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Sunday, March 3, 2024
March 3, 2024

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Affidavit: Dispute over video game prompted fatal shooting in north Clark County

Joshua G. Spellman, 36, makes court appearance on suspicion of second-degree murder

By , Columbian Local News Editor

A 36-year-old man allegedly shot and killed his friend of 26 years Wednesday night in north Clark County after the two argued over a mishap in a role-playing, hack-and-slash video game.

The victim was identified in court records as 34-year-old Andrew W. Dickson. He suffered a gunshot wound to the torso and was taken to PeaceHealth Southwest Medical Center in Vancouver, where he underwent surgery. He later died from his injuries, according to court documents.

On Friday, Joshua G. Spellman of Amboy appeared in Clark County Superior Court on suspicion of second-degree murder.

The prosecution said Spellman has no known prior criminal history. Still, Senior Deputy Prosecutor Luka Vitasovic requested Spellman be held on $2 million bail, arguing that “a seemingly minor incident resulted in someone being shot and killed.”

People in the gallery for Spellman’s hearing quietly said, “Oh my God,” in response to the prosecution’s bail request. The defense asked for $200,000 bail.

Citing concerns for community safety, Judge Jennifer Snider set Spellman’s bail at $750,000. He is scheduled to be arraigned Dec. 29.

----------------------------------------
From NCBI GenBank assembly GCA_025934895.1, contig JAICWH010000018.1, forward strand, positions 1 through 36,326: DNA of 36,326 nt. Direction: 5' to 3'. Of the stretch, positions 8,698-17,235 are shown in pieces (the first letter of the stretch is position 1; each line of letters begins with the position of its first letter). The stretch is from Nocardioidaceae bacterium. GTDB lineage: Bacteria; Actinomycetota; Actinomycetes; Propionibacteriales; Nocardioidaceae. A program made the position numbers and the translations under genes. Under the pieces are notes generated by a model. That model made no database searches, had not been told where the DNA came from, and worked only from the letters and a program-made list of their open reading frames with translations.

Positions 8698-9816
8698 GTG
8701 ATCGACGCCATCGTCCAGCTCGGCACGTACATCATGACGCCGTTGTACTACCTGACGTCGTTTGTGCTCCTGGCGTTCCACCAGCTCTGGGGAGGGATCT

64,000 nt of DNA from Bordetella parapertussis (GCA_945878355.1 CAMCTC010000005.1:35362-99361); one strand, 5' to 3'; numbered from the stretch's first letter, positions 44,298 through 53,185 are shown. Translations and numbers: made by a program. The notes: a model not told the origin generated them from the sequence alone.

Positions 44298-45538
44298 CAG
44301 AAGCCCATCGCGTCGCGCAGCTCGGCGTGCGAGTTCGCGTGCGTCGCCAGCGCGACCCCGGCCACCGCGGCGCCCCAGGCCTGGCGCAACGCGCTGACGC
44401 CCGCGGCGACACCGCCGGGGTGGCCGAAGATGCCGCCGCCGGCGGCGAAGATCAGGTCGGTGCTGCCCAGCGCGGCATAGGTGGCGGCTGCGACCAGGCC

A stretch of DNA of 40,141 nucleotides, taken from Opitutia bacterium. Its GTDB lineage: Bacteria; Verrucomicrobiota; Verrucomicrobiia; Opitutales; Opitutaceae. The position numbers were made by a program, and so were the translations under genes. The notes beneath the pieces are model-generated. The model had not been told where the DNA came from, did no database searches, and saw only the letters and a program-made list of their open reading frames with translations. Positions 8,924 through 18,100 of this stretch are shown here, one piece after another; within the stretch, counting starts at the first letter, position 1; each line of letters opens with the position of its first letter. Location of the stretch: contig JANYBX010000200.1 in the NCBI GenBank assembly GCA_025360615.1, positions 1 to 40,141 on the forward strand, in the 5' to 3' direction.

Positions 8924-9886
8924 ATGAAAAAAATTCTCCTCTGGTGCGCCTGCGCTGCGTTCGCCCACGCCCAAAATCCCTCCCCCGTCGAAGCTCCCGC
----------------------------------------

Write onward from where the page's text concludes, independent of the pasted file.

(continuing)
Clark County sheriff’s deputies were dispatched at 9:11 p.m. for a report of an assault with a weapon at 43118 N.E. Cedar Mist Road, according to a sheriff’s office statement.

In an interview with detectives, Spellman said he, Dickson and a third friend named Rob were playing Diablo II on an online gaming platform. Both Spellman and Dickson lived on Spellman’s parent’s property and were playing the game from separate dwellings on the property. The three players communicated via headset, according to an affidavit of probable cause.

Spellman said Dickson became upset after a random player entered the game and stole a valuable piece of loot that the trio hadn’t been able to collect. The game should have been password protected but was not, he said. Spellman said Dickson began yelling, name-calling and cursing at him, the affidavit says.

Dickson’s rant went on for three to five minutes, Spellman said. He became upset with Dickson and told him he needed to calm down or he was going to get shot. Spellman then took his gun and left his bunkhouse to go to the main house. While walking between the houses, he fired a round into the air, according to court records.

Spellman entered the main house with the gun in his hand. He was talking to his dad when Dickson also came inside. Dickson verbally confronted Spellman about Spellman’s threat to shoot him. Spellman said Dickson then “closed the distance” between them, and Spellman shot him, the affidavit says.

When investigators asked if Spellman had to retrieve his gun before the shooting, he said it was by his computer. “I asked him why his pistol was next (to) the computer. Josh replied, ‘Why not? This is America,’” the affidavit reads. While answering follow up questions, Spellman told detectives that Dickson was often upset and volatile but that he had never been violent toward him, the affidavit says.